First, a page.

To prevent infections, you need to try to limit your calorie and sugar intake before the surgery. During and after the surgery, you will be given antibiotics to avoid infection from happening. You will use the antibiotics for 10 days after being discharged. Also, the incision that has the drain in it will be bandaged so that it is not exposed to bacteria.
Also, everything used and worn during the surgery is either disposable or thoroughly cleaned by surgical technologists before surgery. And your stomach will be cleaned via antiseptics so that the bacteria present in the stomach cannot enter through the incisions.
If the patient has an infection on the surgical site, they may exhibit the following symptoms:
- Redness on the surgical site
- Stomach Pain
After the surgery, the patient may experience fluid buildup. And if bacteria gets into that fluid, it turns into an infection.
Infection may occur within 30 days after sleeve gastrectomy. Infection may be at the incision site; may be superficial; or in the stomach. If the infection is in the stomach, it needs to be dealt with as soon as possible.
To treat the infection, the patient will be given antibiotics. There will be no need for further intervention if the antibiotics are working. If they do not, the surgeon might need to drain the infection out of the patient’s abdomen.
You might have abdominal abscess
An abdominal abscess is an infected fluid packet inside an inflamed tissue in the abdomen. It can form in the stomach, the liver, or other organs. An abdominal abscess is an extremely rare complication among gastric sleeve complications because the antibacterial effect of stomach acid is strong enough to prevent abscesses.
The infection we mentioned above can happen because of fluid buildup around the surgical site. If it meets with bacteria, it becomes infected. And if that infection is not treated, it can develop abdominal abscesses.
To prevent an abdominal abscess, the doctor starts with preventing any possible infections since an abdominal abscess is a product of infection. In order to do that, you will be given antibiotics. Shortly, every preventative method used for infection will help with the prevention of abdominal abscesses.
Abscess may affect the body a little more than an infection. The symptoms of an abdominal abscess can be the following:
- Redness and heat around the incisions
- Abdominal pain
- Leukocytosis (a higher-than-normal amount of white blood cells, meaning the body is fighting an infection)
Diagnosis and Treatment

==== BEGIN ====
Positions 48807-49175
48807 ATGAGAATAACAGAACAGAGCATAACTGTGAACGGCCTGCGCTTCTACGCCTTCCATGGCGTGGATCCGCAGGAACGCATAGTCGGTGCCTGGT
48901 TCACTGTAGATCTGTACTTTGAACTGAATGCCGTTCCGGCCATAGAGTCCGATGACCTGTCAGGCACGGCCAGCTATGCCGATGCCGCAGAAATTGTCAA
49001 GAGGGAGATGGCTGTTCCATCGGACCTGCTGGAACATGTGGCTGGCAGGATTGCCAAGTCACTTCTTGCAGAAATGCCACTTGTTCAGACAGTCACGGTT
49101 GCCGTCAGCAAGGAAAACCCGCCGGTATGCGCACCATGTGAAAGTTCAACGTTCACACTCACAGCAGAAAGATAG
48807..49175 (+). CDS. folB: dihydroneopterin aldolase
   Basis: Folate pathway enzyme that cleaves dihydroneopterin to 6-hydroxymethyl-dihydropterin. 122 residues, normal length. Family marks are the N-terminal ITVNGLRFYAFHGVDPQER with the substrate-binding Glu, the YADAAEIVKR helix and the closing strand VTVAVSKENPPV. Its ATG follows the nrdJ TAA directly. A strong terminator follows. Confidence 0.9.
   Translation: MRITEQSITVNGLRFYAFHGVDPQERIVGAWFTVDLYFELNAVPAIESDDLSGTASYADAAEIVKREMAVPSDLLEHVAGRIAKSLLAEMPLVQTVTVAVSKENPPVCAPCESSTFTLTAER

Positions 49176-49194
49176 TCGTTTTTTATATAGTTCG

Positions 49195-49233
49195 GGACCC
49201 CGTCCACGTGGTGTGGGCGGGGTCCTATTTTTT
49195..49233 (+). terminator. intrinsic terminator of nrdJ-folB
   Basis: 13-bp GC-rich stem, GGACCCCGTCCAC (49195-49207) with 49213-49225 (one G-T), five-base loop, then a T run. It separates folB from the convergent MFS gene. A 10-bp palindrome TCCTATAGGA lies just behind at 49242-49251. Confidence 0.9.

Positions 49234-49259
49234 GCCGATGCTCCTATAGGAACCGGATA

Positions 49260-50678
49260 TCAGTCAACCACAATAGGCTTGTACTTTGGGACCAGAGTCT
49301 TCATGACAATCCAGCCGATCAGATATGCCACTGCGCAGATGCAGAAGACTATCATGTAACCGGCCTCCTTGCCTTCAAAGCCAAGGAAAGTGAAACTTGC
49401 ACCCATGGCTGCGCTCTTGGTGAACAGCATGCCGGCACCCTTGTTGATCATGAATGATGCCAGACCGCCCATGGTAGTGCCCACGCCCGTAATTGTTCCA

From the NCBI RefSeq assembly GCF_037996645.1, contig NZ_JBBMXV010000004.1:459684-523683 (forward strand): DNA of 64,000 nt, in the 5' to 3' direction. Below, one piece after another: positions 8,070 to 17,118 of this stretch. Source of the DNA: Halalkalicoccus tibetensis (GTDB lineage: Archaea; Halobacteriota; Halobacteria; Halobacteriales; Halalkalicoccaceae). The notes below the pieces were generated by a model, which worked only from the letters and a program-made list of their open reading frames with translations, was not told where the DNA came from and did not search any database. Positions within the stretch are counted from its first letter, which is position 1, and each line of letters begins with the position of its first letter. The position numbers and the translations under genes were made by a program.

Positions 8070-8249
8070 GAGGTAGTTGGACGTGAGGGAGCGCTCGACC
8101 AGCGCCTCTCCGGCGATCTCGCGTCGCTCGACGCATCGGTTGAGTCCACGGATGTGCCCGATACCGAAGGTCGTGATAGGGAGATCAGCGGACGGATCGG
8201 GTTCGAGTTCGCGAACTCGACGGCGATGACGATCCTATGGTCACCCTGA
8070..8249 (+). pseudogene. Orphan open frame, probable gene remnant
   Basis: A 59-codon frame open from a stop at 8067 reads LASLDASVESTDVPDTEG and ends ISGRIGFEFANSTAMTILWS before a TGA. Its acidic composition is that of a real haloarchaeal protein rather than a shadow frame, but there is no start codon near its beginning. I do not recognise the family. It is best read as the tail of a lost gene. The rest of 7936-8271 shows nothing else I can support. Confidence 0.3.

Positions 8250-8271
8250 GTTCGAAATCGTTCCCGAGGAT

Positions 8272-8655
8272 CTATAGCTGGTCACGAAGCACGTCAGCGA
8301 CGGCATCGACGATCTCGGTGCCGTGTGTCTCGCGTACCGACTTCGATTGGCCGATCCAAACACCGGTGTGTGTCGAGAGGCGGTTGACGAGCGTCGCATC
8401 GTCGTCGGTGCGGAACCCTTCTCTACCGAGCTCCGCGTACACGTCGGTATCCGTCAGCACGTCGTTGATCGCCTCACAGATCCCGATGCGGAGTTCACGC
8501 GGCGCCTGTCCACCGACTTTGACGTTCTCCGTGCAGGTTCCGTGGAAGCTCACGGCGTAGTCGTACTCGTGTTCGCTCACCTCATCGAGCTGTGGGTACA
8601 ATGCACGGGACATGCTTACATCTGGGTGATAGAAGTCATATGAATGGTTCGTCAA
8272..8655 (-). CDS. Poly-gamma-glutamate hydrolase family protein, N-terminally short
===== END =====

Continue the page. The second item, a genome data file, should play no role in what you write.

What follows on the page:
Abdominal abscesses can be diagnosed via CT SCAN. To treat them, the surgeon will drain the infection. After that, the patient will be given antibiotics.
Abscess can also be splenic. This is a one-in-a-million-kind of occurrence among abdominal abscesses. If drainage and antibiotics do not work; if the abscess is constantly recurring and/or if there are numerous abscesses, surgical intervention may be required. The patient may need a splenectomy. This is a totally safe procedure. With this surgery, the spleen will be removed.
You may get blood clotting
After a sleeve gastrectomy, the body will start the healing process. This means the body will increase blood clotting. Our bodies do this to heal injured tissue.
However, if it is excess, blood clots can block blood flow. This may cut off the oxygen supply to different parts of the body. Sometimes clots can separate from their places and travel through the veins. If they get stuck, they can cause embolism. The occurrence rate of thromboembolism is uncertain. But, according to a study based on people who got their bariatric surgeries in 1987-2005, it has been seen in 8 patients out of 402 bariatric patients. These 8 patients were older than other patients, meaning they had more limited mobility.
Severe blood clotting is a very rare occurrence because you will be given blood thinners during your hospital stay. Also, you will be mobilized as soon as you are able to. This helps blood flow and will prevent excessive blood clotting.
Clots usually form in the legs. To prevent that, we also provide our patients with surgical stockings. These will greatly decrease the formation of blood clots by applying pressure on the leg.
However, after being discharged, you should not wear anything that feels tight on you. This will disrupt the blood flow. Wear oversized clothing, or soft clothing that does not wrap your body tight, such as pajamas and comfy sportswear.
Of course, there are other factors that can contribute to blood clotting. Smoking increases clotting and can delay recovery. That is why it is not recommended for patients to smoke for at least 3 months after surgery.
Also, if you cannot take blood thinners, a filter (vena cava filter) is inserted into the body’s largest vein, the vena cava. This filter prevents blood clots from reaching the lungs.
Blood clots can form and/or travel in different parts of the body. And the symptoms of each part can differ. Let’s review:
Gastric sleeve patients may also exhibit other symptoms, such as:
- Low blood pressure
- Discoloration of the lips
If blood clots have already formed, the patient will be given thrombolytic drugs. These drugs break up and dissolve blood clots.
There is a treatment method that requires a little more invasiveness: catheter–directed thrombolysis. The doctor inserts a catheter into the vein that has the blood clot in it. After that, the doctor injects the medicine directly into the clot with the catheter to break it up and dissolve it.